Department of the Treasury Building

Conforming Loan Limits Set To Increase For 2017

Department of the Treasury Building

The Federal Housing Finance Agency has announced that it is increasing the maximum conforming loan limits for mortgage loans beginning in 2017.  A mortgage loan is considered “conforming” when it is eligible to be acquired by Fannie Mae and/or Freddie Mac. (Mortgages are often sold to Fannie or Freddie so that a lender has the liquidity/money available to issue more mortgage loans for home buyers.)

The New Conforming Loan Limit

The current 2016 loan limit for single-unit properties or single family homes has remained at $417,000 for the last 10 years until recently. The FHFA has announced that the loan limit for single-family homes is increasing approximately 1.7% on January 1, 2017 from $417,000 to $424,100.

The changes were established because of The Housing and Economic Recovery Act of 2008 [pdf], which previously set the baseline loan limit at $417,000. The law also determined that after a period of housing pricing declines, the loan limit may not rise until prices return to pre-decline levels. It follows that since the FHFA is increasing the limit, it stands to reason that home pricing is back to pre-decline levels!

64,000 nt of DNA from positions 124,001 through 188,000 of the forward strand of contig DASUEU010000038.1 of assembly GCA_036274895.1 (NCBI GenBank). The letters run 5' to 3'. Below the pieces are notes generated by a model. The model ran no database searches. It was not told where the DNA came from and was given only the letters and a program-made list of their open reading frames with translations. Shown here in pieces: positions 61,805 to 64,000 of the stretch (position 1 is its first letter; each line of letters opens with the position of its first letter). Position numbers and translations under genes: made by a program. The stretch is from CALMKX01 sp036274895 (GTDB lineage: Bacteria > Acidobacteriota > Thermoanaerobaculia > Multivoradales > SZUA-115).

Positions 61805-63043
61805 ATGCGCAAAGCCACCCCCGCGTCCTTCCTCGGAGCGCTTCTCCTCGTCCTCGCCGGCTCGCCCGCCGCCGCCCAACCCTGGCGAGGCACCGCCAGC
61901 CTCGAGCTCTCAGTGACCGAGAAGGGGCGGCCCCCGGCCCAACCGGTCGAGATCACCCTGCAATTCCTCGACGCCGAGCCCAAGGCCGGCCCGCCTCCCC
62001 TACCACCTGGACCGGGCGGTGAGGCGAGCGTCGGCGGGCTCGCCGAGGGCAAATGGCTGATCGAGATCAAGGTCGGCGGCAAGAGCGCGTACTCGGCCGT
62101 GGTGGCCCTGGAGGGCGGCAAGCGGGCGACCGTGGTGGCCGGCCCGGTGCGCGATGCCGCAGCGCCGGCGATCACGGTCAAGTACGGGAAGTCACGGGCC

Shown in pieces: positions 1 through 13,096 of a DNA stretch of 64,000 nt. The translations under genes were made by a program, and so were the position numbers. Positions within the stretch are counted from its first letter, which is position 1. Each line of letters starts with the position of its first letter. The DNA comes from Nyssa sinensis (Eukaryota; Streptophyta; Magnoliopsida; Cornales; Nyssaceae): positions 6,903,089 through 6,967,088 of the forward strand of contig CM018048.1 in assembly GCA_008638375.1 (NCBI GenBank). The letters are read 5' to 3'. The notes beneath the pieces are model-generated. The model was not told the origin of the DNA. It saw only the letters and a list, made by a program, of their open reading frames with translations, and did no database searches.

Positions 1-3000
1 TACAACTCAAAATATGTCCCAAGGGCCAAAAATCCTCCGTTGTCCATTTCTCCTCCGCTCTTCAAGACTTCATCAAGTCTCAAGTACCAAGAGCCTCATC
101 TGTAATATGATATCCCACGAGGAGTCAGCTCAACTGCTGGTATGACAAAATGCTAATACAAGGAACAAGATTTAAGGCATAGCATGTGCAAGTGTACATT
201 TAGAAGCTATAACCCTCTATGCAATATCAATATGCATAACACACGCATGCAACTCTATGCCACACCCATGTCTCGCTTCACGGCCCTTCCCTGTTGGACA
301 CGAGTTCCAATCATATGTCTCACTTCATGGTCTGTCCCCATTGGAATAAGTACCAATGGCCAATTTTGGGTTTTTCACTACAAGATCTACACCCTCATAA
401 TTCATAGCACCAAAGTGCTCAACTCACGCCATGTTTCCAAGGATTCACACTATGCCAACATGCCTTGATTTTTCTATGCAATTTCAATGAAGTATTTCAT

See also: Low Housing Inventory Driving Values Up – Benchmark (why the latest rise in home pricing is not another bubble)

FHA National Loan Limit is Up, Too

The FHA national loan limit “ceiling” will rise to $636,150, formerly set at $625,500. Additionally, the “floor” will increase to $275,665 from $271,050. The actual limit is variable by state and county. The “floor” is the lowest assigned limit, and the “ceiling” is the highest assigned limit for the nation as a whole.

The national loan limit is recalculated annually by the FHA from a percentage calculation of the national conforming loan limit. The calculated increase is positively correlated with rising home prices in high-cost markets.

What Does This Mean?

It means that the Department of Housing and Urban Development has taken notice of the trend of rising home prices. It also means that borrowers will be able to borrow more than they previously could without affecting the ability of lenders to maintain liquidity.

It’s a great time to buy!